• Word count: 1323
  5. Examples, methods and the effects on democracy of pressure groups.

    Letter writing campaigns are used to give an idea of how many people are supporting the campaign though a bit old fashioned, much like petitioning its rather affective.Some of the more extreme pressure groups are Animal Liberation Front, whose campaigns include the illegal activities such as planting bombs, Demonstrations and protest marching show public support also and can lead to another method used which is media campaigning, if a group draws enough attention to itself it will definitely be covered by something be it tv radio or newspaper, this also happens intentionally so that people who perhaps were unaware of the groups activity or even existence is being exposed to it and their opinions and so are the politicians.

    • Word count: 1143
  6. Pressure Groups

    What methods do pressure groups employ to influence the political process? The two main tactics for pressure groups in trying to influence the political process are "direct" and "indirect" methods. Direct methods are as they sound, a more "direct" and up-front, if sometimes controversial, way of achieving the pressure groups aims. These range from lobbying key policy makers (both at home at west-minister and abroad at the EU parliament) to directly funding political parties sympathetic to the pressure groups cause. The most famous method of direct action is that of breaking law, for example in 1990 when there was a mass refusal of the public to pay the new poll tax.

    • Word count: 1045
  7. How Do Pressure Groups Exert Influence And Which Pressure Groups Are The Most Powerful?

    Operation Father Ted swings into ecumenical action at York Minster. Activist Monks climb the roof of St Paul's. Government Ministers are handcuffed. Guy Harrison scales 150ft to the top of the roof of the House of Commons and the National Lottery is taken off air the list of extraordinary protests is endless > Using violence - For an example, The Animal Liberation Front who have famously used violence and outrageous methods in order to get their point across. They have used letter bombs, car fires and even gone as far to dig up the dead. > Protesting - There are several forms of protesting from a walking protest to a hunger strike.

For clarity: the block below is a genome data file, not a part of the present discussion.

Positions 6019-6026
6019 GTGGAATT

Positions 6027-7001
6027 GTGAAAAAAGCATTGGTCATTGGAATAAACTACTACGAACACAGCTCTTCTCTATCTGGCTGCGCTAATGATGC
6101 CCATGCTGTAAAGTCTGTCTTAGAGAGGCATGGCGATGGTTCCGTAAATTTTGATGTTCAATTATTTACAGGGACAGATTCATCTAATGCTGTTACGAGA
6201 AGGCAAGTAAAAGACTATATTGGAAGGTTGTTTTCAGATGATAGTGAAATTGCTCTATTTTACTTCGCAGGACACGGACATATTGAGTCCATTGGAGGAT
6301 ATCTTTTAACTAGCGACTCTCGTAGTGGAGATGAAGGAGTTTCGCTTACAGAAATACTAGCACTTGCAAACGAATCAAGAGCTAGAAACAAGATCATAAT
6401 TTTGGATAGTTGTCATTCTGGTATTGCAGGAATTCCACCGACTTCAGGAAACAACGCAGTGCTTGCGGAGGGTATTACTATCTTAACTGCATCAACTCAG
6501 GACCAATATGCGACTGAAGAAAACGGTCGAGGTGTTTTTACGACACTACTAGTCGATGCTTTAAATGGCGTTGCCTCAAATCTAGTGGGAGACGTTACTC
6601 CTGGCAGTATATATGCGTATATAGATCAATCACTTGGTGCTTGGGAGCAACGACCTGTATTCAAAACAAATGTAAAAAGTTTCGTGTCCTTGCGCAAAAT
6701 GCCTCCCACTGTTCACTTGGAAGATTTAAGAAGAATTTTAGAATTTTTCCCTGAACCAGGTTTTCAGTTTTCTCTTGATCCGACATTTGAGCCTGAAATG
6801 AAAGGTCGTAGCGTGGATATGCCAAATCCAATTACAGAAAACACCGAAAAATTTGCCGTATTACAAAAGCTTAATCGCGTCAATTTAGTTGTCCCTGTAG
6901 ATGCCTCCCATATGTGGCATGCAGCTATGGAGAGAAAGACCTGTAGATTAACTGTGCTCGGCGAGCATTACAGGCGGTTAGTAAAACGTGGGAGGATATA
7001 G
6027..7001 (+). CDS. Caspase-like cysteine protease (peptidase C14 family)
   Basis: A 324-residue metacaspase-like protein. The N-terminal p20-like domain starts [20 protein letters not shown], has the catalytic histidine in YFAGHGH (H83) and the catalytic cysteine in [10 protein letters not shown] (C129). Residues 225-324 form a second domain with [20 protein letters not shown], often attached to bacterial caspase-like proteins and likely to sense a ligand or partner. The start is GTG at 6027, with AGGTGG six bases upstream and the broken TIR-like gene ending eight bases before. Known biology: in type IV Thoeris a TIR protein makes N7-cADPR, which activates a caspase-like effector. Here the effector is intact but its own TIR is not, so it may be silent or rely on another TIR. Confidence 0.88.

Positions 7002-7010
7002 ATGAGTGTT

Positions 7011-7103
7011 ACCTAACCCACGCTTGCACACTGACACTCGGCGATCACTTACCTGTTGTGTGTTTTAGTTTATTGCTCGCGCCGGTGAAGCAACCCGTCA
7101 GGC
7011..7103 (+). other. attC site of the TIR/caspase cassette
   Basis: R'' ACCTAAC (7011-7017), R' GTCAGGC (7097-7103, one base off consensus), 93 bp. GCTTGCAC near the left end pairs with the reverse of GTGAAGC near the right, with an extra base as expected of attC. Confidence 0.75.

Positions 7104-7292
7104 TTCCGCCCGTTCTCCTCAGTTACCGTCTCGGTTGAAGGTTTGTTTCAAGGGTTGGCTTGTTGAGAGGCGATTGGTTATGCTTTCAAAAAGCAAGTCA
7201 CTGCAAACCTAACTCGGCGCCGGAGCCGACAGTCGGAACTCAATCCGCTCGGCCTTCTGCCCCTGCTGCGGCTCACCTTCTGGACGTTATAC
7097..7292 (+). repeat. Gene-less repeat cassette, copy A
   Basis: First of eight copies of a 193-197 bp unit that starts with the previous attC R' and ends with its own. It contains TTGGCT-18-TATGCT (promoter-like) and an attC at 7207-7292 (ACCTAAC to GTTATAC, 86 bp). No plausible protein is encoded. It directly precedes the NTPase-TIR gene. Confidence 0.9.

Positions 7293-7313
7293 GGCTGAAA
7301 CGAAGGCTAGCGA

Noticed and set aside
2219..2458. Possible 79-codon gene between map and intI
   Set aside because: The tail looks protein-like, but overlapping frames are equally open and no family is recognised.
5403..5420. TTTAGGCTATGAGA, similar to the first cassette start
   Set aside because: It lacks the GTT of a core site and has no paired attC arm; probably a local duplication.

• Word count: 1250
  8. Analyse the ways in which US pressure groups are more significant than their UK counterparts.

    Many pressure groups have full-time offices in Washington and employ ex-politicians to lobby Congress on their behalf. Pressure groups, such as the National Rifle Association and the labour unions, actively seek to alter the composition of Congress itself by campaigning on behalf of, or against potential members of Congress. The Federal Election Campaigns Act (1974) had the effect of regulating the amount of money an interest group could donate to a presidential or congressional candidate. This led to pressure groups setting up Political Action Committees, through which to channel their donations. Today there are nearly 5000 PACs, and only ten Congressmen do not accept PAC contributions to their campaigns.

    • Word count: 1008
  9. Cuban Government structure.

    The electorates can nominate between two to eight candidates, which is very similar to Australia's electorates. Each candidate is given the same amount of publicity which is paid by the state. This prevents undemocratic spectacles, such as those in the US which spend millions of dollars in campaign. Again this is very democratically, even more so than other countries. Although candidates do not have to be members of the PCC they are nominated as individuals, since no other parties are allowed other than the PCC. Cuba's political system has many features that are democratic, however there are still socialist features.

    • Word count: 1932
  10. Why are some pressure groups more successful than others?

    So success can come in a number of ways. But why are some groups more successful than others? Philosophy Where a group's beliefs and aspirations are close to those of the government of the day, success is very likely. Business groups have certainly done well under the Conservatives in the past, and since 1997 have also been achieving success under New Labour. Trade unions used to be highly favoured by Labour, but have now lost their strategic position. On the other hand, the anti-poverty policies pursued by Gordon Brown under Labour have put pensioner and lone parent groups in a good position.

    • Word count: 1850
  11. The changing nature and activities of pressure groups - to what extent are they becoming more important?

    We can identify a number of reasons why this is so. Recruitment The goal of political parties is to build coalitions of support over broad-ranged policies to win elections. Naturally, people with strong feelings on controversial issues (that may offend groups of voters) do not get a great deal of encouragement from, or rise to prominence within, political parties. Pressure groups on the other hand are full of these motivated, ideological individuals. Rising living standards, greater access to information and a growing 'social consciousness' have combined to ensure that many more people have the time, inclination and energy to reject

    • Word count: 1612
  12. Democratic features of pressure groups

    In some cases we may be active members and so know exactly what issues are being addressed. In other cases we are not active, but are nevertheless being passively represented. Even the smallest minorities are likely to enjoy such benefits. So pressure groups have important representative functions to perform. 3. Participation A passive citizenry is often seen as a danger to democracy. When people do not involve themselves in political activity there is a strong probability that government will become dictatorial, safe in the knowledge that its power is unlikely to be challenged. Political activism is therefore important both to prevent excessive accumulation of power and to ensure that government remains accountable to the people.